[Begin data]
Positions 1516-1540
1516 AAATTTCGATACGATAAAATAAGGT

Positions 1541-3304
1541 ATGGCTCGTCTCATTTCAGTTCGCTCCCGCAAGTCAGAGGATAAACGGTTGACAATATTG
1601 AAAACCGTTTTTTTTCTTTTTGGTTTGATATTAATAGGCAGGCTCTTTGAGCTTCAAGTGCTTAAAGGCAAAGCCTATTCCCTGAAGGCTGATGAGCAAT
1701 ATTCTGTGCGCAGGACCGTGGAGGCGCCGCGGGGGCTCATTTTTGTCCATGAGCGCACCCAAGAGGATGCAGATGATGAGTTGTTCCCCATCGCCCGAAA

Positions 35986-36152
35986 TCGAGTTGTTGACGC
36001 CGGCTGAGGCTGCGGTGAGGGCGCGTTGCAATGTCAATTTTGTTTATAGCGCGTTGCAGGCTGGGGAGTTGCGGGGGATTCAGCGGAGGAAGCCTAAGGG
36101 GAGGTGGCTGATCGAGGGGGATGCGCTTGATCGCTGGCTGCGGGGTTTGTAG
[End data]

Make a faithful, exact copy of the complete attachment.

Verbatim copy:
Positions 1516-1540
1516 AAATTTCGATACGATAAAATAAGGT

Positions 1541-3304
1541 ATGGCTCGTCTCATTTCAGTTCGCTCCCGCAAGTCAGAGGATAAACGGTTGACAATATTG
1601 AAAACCGTTTTTTTTCTTTTTGGTTTGATATTAATAGGCAGGCTCTTTGAGCTTCAAGTGCTTAAAGGCAAAGCCTATTCCCTGAAGGCTGATGAGCAAT
1701 ATTCTGTGCGCAGGACCGTGGAGGCGCCGCGGGGGCTCATTTTTGTCCATGAGCGCACCCAAGAGGATGCAGATGATGAGTTGTTCCCCATCGCCCGAAA

Positions 35986-36152
35986 TCGAGTTGTTGACGC
36001 CGGCTGAGGCTGCGGTGAGGGCGCGTTGCAATGTCAATTTTGTTTATAGCGCGTTGCAGGCTGGGGAGTTGCGGGGGATTCAGCGGAGGAAGCCTAAGGG
36101 GAGGTGGCTGATCGAGGGGGATGCGCTTGATCGCTGGCTGCGGGGTTTGTAG